Book One -- The things that sustain and support the entire body, and what braces and attaches them all. [the bones and the ligaments that interconnect them] | Chapter 3 Names by which the Parts and Surfaces of Bones are Identified

Tra/xhloj, a)uxh/n: neck, cervix

Latin writers call tra/xhloj and au)xh/n the neck and cervix, meaning by these words the part of the bone which corresponds to our neck. The neck or cervix is a thin process of a bone whose end thickens into a head. Such necks are nowhere seen quite as well as they are in the femur (h, h, in figures A and B) [collum femoris] next to the very elevated head that is articulated into the hip. In the lower maxilla such a conspicuous neck presents itself (i in figure C) [collum mandibulare] that we know anatomists often use the term “head of the neck of the lower maxilla.” In the talus also a cervix appears (k in the foot) [collum tali], visible before its rounded head which is articulated into the navicular bone. In addition to these the metatarsal and metacarpal bones show necks (l, l in the foot) where they are articulated with the digits. In other bones they are not as clearly seen. Sometimes, not only are thinner parts of bones that swell out into heads called necks, but we also use the term for thin processes that become thicker and form a depression into which another bone articulates. If this is seen anywhere, it is certainly clearest in the scapula, whose narrower part [collum scapulae](C, D in figure 1 and 2, Chapter 21), located before the cavity [cavitas glenoidalis] to which the humerus is articulated, has also gotten the name neck from professors of anatomy. 58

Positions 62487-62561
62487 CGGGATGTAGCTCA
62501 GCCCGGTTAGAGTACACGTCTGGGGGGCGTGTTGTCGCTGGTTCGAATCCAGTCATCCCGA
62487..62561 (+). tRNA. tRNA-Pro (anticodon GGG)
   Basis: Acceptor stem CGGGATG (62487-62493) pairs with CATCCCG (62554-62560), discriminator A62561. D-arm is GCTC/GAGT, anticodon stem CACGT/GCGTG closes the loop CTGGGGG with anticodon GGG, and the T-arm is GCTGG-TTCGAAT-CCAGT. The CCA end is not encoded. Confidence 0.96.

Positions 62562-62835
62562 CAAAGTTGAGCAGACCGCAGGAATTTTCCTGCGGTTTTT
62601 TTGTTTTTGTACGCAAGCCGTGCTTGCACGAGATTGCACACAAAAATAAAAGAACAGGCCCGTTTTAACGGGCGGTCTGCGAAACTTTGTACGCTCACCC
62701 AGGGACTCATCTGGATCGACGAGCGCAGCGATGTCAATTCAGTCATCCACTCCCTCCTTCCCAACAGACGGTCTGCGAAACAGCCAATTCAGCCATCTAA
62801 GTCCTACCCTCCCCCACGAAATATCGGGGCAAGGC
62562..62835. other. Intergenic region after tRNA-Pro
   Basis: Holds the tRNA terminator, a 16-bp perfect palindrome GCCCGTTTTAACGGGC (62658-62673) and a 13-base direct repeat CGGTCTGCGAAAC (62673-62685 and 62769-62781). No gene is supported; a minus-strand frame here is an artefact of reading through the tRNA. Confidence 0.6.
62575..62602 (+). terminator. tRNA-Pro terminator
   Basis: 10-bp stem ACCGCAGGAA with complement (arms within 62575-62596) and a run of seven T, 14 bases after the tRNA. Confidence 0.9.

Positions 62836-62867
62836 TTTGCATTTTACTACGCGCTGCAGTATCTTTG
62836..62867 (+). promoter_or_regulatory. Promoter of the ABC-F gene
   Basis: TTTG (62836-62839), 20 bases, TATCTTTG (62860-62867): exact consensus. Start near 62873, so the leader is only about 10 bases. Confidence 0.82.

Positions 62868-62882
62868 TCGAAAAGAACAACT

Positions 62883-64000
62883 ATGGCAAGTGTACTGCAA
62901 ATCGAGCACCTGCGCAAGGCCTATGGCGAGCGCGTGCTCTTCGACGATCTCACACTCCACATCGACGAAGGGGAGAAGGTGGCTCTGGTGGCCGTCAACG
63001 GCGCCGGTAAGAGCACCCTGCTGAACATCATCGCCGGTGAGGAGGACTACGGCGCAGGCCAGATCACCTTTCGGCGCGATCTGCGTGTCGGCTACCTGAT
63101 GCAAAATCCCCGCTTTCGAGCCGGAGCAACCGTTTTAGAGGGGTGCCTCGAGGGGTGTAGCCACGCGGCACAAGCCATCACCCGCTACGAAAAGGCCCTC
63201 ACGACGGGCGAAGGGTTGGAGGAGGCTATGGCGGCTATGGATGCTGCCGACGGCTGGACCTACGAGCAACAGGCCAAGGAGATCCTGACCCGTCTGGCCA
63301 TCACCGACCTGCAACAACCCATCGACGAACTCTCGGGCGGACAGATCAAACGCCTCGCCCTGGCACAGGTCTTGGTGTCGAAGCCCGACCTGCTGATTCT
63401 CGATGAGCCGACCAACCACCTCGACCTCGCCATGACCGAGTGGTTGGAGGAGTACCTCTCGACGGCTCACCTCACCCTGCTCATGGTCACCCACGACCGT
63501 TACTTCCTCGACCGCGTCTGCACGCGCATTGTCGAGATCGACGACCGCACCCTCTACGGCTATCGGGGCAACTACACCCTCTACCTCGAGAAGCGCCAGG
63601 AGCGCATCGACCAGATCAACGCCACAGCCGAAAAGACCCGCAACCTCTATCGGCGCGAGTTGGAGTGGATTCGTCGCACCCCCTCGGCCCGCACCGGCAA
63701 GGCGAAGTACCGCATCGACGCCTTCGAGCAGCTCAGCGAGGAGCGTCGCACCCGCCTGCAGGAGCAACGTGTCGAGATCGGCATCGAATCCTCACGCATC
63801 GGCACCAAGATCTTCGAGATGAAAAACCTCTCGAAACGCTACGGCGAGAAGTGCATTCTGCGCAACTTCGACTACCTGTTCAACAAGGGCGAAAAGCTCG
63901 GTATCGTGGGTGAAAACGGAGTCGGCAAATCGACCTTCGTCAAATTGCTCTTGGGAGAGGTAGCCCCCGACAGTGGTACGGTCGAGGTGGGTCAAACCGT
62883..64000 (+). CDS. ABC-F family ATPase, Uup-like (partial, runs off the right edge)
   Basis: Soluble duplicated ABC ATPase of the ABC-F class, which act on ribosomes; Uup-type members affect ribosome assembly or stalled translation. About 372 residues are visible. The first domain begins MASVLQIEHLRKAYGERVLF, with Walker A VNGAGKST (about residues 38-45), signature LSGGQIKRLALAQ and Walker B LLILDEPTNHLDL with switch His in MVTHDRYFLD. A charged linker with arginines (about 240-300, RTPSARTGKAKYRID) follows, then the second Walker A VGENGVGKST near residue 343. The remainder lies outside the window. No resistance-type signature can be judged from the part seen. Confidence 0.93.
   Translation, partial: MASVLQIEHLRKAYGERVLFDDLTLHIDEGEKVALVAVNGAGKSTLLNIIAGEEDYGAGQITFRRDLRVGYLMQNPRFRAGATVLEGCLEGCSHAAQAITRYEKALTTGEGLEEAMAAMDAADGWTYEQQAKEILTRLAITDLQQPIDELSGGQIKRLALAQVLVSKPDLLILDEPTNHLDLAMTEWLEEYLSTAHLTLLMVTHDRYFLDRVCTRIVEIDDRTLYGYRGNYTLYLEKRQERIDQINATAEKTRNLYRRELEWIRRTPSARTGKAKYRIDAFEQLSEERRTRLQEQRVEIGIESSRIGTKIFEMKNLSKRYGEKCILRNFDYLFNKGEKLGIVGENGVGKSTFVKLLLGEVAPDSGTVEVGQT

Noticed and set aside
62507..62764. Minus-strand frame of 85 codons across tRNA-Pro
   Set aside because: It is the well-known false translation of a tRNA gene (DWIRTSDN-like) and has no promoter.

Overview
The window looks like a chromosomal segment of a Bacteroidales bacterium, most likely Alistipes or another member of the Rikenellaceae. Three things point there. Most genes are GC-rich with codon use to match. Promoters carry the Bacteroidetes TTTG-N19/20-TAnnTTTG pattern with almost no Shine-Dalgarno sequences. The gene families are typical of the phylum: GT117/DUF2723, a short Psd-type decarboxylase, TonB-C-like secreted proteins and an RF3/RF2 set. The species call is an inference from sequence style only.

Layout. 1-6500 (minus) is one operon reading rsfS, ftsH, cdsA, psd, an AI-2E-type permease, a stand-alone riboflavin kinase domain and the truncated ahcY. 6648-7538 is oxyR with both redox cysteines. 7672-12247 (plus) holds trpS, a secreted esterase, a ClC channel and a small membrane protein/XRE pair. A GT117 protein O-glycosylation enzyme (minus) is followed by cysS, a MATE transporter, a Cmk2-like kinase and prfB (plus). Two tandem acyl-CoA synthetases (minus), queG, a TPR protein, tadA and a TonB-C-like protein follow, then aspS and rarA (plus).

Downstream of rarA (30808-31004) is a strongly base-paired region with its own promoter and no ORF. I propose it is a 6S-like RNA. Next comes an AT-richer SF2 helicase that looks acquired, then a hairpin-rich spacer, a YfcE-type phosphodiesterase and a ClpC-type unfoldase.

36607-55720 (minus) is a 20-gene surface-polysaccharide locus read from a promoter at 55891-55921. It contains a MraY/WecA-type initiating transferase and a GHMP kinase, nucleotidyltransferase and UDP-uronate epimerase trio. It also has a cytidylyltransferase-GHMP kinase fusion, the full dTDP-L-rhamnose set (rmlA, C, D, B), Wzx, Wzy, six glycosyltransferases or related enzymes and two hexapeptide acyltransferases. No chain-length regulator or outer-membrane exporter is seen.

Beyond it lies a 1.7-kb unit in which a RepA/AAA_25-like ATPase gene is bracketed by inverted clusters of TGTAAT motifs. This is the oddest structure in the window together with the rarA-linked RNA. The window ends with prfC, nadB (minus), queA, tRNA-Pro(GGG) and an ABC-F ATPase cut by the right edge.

Book One -- The things that sustain and support the entire body, and what braces and attaches them all. [the bones and the ligaments that interconnect them] | Chapter 3 Names by which the Parts and Surfaces of Bones are Identified